Monday, 3 June 2013

A shameful confession ... about Google Scholar

I  have a confession to make. A shameful confession at that. I check myself out on Google Scholar on an almost daily basis.

Having got past the stage in my academic career where I'm worried about getting published, I'm now worried about whether anyone is actually reading anything I've written. Which is where Google Scholar comes in.

I set up my own citation tracking account a while ago now, something which many other academics seem to be doing as well (see picture below, including nice cheesy headshot). It can be quite helpful: it lets you see who is citing your work, what debates you are actually contributing to, who is writing in what topics, etc. It does, however, lead to a pernicious self-disciplining attitude to scholarship – as I have mentioned before – or maybe it’s just me. Worryingly I find myself judging both my own worth and that of others on the basis of my and their citations – which are now all too easily accessible. The latter is, of course, the most egregious of these activities. I routinely, for example, Google Scholar (to use a non-existent verb) people I meet in order to see how I measure up against them; am I ahead or behind? That sort of thing.

Others have discussed the benefits of Google Scholar and there are examples of similar kinds of software out there like Harzing's Publish or Perish – a more apt name in considering academia's increasingly competitive nature. To me, what citation-counting practices entail are forms of positioning and validation which are sometimes difficult to ascertain early on in an academic career; the fact that this is derived from a dodgy and distorted metric is by the by. On the one hand, for example, considering that an H-Index of 5 or above in the social sciences seems pretty reasonable, this form of self-validation can be gratifying if you pass muster. On the other hand, I readily recognize citation-counting as a form of self-disciplining behavior redolent of Foucault at his best. I am, by checking my citation count daily, buying into the idea that the only way my work has value is by judging it against a metric that only grows in importance because I put such weight in it – just like the invisible jailor in the Panopticon. There are clear links here between such self-disciplining behaviour and the new Impact Agenda in the UK – which I have previously made snarky comments about and which others have made much more coherent and insightful critiques of – as well as practices in other national contexts which I am currently co-writing about with several colleagues.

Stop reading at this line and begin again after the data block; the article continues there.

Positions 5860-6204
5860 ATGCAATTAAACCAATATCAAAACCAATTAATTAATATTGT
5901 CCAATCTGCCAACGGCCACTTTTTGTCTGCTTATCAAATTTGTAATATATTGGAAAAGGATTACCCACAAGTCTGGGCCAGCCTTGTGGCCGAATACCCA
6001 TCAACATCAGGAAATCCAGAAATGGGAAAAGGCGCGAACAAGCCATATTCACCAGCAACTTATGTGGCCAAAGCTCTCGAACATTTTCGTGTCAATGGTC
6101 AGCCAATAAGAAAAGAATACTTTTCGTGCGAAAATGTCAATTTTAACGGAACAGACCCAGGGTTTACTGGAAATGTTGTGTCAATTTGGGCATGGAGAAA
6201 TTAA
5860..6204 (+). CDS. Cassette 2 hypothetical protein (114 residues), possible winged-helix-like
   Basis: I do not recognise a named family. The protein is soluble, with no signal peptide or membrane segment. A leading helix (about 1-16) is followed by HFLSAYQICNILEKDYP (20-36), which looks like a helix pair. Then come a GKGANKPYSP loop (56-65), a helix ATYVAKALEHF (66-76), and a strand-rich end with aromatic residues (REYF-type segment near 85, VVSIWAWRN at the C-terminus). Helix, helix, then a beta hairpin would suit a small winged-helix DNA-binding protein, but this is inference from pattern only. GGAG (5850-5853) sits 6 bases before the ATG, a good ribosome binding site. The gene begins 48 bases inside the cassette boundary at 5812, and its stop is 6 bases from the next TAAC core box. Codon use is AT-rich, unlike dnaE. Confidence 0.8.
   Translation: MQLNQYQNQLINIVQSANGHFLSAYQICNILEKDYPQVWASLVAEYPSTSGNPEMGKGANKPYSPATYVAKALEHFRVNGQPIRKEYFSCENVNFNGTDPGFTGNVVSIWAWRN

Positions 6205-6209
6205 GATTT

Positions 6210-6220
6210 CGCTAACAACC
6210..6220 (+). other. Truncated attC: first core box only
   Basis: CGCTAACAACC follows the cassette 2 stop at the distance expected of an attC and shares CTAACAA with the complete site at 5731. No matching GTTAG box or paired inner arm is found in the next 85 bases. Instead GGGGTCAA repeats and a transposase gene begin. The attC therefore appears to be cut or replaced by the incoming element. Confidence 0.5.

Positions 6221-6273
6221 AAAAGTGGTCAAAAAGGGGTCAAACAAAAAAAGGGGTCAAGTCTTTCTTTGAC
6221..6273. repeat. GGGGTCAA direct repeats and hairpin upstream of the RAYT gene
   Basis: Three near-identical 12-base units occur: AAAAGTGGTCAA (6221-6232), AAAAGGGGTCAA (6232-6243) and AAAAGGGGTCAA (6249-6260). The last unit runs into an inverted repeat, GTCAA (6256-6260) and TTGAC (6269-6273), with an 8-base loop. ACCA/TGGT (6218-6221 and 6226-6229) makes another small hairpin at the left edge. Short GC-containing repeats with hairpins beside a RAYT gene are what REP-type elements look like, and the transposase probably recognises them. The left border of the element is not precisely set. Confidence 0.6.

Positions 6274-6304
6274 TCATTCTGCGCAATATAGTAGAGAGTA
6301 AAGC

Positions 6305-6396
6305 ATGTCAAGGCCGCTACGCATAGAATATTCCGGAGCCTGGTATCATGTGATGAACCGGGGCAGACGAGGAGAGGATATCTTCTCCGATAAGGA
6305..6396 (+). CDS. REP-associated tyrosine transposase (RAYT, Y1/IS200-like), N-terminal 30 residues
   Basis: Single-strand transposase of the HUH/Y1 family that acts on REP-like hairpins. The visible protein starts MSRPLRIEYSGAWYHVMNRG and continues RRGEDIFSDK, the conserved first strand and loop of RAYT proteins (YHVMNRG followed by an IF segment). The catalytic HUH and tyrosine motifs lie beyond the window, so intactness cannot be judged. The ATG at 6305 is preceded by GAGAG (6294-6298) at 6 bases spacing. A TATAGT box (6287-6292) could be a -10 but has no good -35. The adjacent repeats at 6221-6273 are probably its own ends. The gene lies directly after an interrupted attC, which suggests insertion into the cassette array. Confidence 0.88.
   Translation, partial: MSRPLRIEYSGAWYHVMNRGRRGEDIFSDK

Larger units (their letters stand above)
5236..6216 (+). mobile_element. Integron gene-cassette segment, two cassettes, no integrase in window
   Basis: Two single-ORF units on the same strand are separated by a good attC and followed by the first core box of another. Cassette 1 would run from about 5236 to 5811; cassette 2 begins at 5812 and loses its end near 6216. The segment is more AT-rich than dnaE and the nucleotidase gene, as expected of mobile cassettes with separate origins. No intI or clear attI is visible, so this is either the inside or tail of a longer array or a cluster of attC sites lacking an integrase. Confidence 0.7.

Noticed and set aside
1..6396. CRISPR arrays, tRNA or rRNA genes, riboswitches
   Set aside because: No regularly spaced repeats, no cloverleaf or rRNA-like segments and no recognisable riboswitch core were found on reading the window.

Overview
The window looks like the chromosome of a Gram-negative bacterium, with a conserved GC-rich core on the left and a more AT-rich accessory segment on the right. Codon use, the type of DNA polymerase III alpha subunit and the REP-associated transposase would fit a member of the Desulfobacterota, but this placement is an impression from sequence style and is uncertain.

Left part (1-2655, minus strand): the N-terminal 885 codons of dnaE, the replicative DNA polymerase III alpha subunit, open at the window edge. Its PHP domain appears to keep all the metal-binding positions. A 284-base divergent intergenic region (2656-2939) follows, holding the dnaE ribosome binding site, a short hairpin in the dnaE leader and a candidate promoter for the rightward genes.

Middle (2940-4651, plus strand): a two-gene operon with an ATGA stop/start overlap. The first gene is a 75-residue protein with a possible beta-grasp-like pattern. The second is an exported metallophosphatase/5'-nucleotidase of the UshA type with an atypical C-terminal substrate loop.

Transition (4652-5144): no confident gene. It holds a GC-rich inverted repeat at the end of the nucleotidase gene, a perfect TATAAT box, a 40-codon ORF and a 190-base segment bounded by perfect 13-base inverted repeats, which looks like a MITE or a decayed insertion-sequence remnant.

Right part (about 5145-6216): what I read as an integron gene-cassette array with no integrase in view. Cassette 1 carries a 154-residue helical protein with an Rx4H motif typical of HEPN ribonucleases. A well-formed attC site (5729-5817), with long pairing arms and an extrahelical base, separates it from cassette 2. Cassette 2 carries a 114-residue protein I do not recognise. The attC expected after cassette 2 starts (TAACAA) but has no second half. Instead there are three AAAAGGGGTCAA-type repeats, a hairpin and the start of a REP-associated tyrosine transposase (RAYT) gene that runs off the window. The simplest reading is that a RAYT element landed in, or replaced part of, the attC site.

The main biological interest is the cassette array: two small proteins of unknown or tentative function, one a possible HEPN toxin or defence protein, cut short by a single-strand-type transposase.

But what has motivated my confession now? Well, I received an email (see picture below) from the academic publisher SAGE following the publication of an article (shameless self-promotion alert!).